new-york

View of “Ed Fornieles,” 2017. From left: Radoll (Canadian Dollar, $), 2016; Radoll (Canadian Dollar, $), 2016. Photo: Greg Carideo.

Ed Fornieles

Arsenal Contemporary | New York

View of “Ed Fornieles,” 2017. From left: Radoll (Canadian Dollar, $), 2016; Radoll (Canadian Dollar, $), 2016. Photo: Greg Carideo.

The Finiliars are awfully cute. Genderless, possessed of pastel-hued Teletubby bodies and gumdrop heads, they live in a verdant valley where they adorably play soccer, blow bubbles, and roll about in the grass. They also carry out more mundane (but still adorable) tasks, such as cooking breakfast and performing morning stretches.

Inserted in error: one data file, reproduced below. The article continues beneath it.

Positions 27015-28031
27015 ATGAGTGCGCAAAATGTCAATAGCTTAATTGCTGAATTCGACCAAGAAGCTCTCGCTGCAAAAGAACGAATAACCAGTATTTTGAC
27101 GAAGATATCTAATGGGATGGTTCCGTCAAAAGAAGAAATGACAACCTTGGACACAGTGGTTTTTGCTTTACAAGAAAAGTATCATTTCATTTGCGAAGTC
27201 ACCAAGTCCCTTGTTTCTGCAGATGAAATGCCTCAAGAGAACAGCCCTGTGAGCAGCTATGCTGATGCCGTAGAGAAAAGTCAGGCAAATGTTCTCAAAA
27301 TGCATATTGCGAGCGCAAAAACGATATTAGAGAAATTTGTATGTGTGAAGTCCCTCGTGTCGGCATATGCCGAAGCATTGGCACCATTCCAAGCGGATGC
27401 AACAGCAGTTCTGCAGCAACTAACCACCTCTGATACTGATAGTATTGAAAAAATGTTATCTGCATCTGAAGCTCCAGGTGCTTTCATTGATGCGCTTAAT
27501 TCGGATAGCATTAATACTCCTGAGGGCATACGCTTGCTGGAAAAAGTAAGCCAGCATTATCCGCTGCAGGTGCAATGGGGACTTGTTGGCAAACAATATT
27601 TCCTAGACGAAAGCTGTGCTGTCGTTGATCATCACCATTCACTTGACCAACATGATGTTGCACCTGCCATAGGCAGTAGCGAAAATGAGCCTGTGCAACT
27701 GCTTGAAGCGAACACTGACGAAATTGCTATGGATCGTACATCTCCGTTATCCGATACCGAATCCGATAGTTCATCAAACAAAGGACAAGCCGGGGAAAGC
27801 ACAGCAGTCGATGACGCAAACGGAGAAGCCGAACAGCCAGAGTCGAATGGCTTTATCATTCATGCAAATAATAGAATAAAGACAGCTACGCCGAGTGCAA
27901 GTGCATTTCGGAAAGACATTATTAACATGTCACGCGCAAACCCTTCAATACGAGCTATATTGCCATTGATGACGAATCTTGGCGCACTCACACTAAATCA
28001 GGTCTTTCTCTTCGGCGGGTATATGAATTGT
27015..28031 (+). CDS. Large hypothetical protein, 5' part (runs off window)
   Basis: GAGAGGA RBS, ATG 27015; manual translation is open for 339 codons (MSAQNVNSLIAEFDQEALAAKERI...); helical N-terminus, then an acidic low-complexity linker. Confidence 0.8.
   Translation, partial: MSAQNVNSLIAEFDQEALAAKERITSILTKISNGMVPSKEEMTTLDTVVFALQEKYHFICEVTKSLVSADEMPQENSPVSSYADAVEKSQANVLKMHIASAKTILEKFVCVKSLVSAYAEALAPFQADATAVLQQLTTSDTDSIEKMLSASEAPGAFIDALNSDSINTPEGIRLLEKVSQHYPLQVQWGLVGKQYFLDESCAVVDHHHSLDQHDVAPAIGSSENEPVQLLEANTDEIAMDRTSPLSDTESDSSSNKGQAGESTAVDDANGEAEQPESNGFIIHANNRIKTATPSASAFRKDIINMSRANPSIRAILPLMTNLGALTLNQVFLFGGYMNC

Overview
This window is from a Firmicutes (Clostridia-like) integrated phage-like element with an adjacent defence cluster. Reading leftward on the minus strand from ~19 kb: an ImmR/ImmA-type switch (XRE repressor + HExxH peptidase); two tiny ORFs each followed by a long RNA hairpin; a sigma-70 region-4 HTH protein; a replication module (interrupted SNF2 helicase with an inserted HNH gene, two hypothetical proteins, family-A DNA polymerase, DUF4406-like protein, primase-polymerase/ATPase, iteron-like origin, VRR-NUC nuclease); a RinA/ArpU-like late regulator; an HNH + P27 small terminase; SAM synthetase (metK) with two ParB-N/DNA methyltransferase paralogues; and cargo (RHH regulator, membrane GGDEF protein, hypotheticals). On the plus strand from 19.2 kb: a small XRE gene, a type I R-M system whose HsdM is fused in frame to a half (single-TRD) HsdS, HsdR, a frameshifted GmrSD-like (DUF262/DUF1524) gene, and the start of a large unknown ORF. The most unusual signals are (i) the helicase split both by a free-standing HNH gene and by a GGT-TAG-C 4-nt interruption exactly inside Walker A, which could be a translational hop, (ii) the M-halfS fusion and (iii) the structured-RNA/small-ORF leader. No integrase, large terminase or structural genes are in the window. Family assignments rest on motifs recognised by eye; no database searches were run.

However anodyne their affect, the Finiliars, created by the artist Ed Fornieles, do not exist in a void but are tied to real, if abstract, things: Each one represents a world currency, and its behavior is determined by calculations that analyze the value of the currency and its long-term prospects and then translate those values into identifiable human emotions. On three respective LED screens in a recent presentation, three currencies (the British pound sterling, the Canadian dollar, and the cryptocurrency Ethereum) emoted in real time. They ran and danced

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